What Have We Learned From the Recession?

What Have We Learned From the Recession?

Some lessons are easy to learn because immediate consequences ensure they’re never repeated. Don’t touch a hot stove. Don’t eat spoiled pork. Don’t shove a cat in a doll’s pram.

Other lessons don’t yield quick knowledge, which leads outsiders to wonder if the people involved learned anything at all. Perfect example: The sighing and head-shaking that goes on over politicians’ decisions. Another, more interesting example: The recent recession and its impact on the games industry.

The Economic Downturn (a.k.a. Great Recession) of 2008 decimated people’s homes, livelihoods, and those little piles of money that families set aside for leisure activities. Video game purchases took an obvious back seat to food and shelter. Now that a few rays of sunshine are kissing the economy, we can step back and look at how the games industry did as a whole. How did it survive? What did it learn, if anything?

Game Theory‘s very own Scott Steinberg asked developers the same question last summer, including EA founder Trip Hawkins, the father of The Sims, Will Wright, and Jason Rubin, the creator of Crash Bandicoot. As highly-respected industry veterans, they know a little something about monitoring its health. And despite the Recession, they all appear hopeful for the future of the pastime–albeit a bit cautious.

Said Rubin, “We have to change. And I think that what will happen in the next few years is that we will make those changes, become profitable again, and there will be yet another heyday. The stimulus for that change will be a distribution change in going digital.”

Wright likewise sees a huge change coming for the games industry, and though he doesn’t name digital distribution specifically, he believes that these tumultuous times will be beneficial in the end. “I think we’re in the Cambrian explosion of games,” he said, “where all these weird new life forms are popping out for the very first time and filling these niches that are appearing dramatically. And of course a lot of the old, established things are going to be dying off pretty rapidly, even the major life forms. But more than anything else, I see this being the healthiest thing that could happen in the industry.”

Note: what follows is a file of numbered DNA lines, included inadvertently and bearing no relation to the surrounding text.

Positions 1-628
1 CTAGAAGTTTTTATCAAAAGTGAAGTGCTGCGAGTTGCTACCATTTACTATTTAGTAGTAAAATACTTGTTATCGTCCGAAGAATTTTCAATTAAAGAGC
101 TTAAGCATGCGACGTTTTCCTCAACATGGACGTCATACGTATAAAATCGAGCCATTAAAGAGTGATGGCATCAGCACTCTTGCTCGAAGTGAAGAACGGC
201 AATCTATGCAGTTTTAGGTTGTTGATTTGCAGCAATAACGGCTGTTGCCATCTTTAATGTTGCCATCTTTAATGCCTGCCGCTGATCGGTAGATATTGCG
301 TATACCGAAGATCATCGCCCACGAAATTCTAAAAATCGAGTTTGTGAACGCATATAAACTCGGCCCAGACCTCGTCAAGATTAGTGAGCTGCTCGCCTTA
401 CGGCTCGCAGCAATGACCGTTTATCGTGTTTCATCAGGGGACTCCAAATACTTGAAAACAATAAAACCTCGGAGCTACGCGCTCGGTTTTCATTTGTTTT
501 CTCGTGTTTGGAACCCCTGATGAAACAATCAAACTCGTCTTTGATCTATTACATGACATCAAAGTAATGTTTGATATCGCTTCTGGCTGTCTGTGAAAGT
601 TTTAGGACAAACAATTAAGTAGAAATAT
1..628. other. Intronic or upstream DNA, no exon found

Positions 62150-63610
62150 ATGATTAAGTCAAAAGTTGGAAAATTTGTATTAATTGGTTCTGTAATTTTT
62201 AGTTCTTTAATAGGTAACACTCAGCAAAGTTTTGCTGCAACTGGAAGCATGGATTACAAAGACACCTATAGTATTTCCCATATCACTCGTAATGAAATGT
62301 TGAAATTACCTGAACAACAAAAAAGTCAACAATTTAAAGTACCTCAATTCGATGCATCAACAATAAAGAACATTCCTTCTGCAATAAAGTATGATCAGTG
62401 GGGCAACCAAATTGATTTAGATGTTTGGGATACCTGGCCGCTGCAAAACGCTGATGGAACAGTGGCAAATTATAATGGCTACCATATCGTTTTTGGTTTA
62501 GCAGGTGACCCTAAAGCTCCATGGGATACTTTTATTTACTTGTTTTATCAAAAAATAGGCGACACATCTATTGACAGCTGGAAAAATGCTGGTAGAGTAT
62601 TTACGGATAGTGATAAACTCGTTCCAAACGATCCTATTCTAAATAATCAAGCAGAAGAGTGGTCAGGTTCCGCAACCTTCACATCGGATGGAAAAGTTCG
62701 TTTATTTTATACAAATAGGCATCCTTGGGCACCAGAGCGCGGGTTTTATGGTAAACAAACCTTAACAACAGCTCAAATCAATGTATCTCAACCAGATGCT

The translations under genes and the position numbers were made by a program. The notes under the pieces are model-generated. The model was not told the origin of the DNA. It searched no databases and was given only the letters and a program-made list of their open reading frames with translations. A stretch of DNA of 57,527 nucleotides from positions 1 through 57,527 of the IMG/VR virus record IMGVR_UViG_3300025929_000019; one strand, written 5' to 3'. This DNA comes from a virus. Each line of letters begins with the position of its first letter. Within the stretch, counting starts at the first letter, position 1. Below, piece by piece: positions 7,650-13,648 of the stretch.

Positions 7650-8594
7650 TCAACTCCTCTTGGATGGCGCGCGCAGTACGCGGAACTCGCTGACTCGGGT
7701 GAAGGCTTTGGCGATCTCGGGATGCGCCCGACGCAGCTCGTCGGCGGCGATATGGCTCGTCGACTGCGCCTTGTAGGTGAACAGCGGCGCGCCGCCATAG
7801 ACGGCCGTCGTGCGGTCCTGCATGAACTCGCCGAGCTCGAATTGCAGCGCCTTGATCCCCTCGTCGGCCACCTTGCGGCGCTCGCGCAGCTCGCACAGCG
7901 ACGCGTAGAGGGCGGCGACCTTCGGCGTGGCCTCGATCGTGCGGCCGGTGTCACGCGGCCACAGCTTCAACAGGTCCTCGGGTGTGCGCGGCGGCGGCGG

Rubin and Wright are correct: The games industry has irrevocably changed, and the Recession is partially to thank (or blame, depending on your viewpoint). The rapid move towards digital distribution is one indicator that developers and publishers understand they’re competing for folks’ pocket change in an era where entertainment is as available as ever, even though money is not. Downloadable games are not just about pecking away at some imitation of Tetris anymore; now there are full titles from all genres available on Xbox Live Arcade, PlayStation Network, WiiWare, iOS and Steam available for a fraction of a full retail release.

But the long lifeline currently running through this generation of game consoles is the strongest bit of evidence that game developers are preparing very carefully for the future. Once upon a time, marketing consoles was all about more power, more graphics, more “bits.” Now, Sony and Microsoft have developed Move and Kinect as natural ways to extend the life of its consoles instead of forcing people to dish up hundreds of dollars for the latest, greatest thing. The coming of the Nintendo 3DS will be the first major console release in nearly five years.

There is one major exception to console manufacturers’ recent sensitivity to players’ budgets: Apple. Apple is always on the edge with the latest and greatest technology, which has a major impact on its games. Not two years ago, the iPhone 3G was a powerhouse. Now, next to the iPhone 4, it’s a joke. Some games developed with the iPhone 4’s hardware in mind run sluggishly on the iPhone 3G, or not at all. If Apple seeks to compete directly with Nintendo, which has a talent for squeezing every bit of potential out of its old hardware, it’s going to have to think about how frequently its “must-have” firmware updates need to happen.

Whatever happens next, we’ll be over here watching–and playing.

Picture source

About Nadia Oxford
Nadia is a freelance writer living in Toronto. She played her first game at four, decided games were awesome, and has maintained her position since. She writes for 1UP.com, Slide to Play, GamePro and other publications, and is About.com’s Guide to the Nintendo DS.

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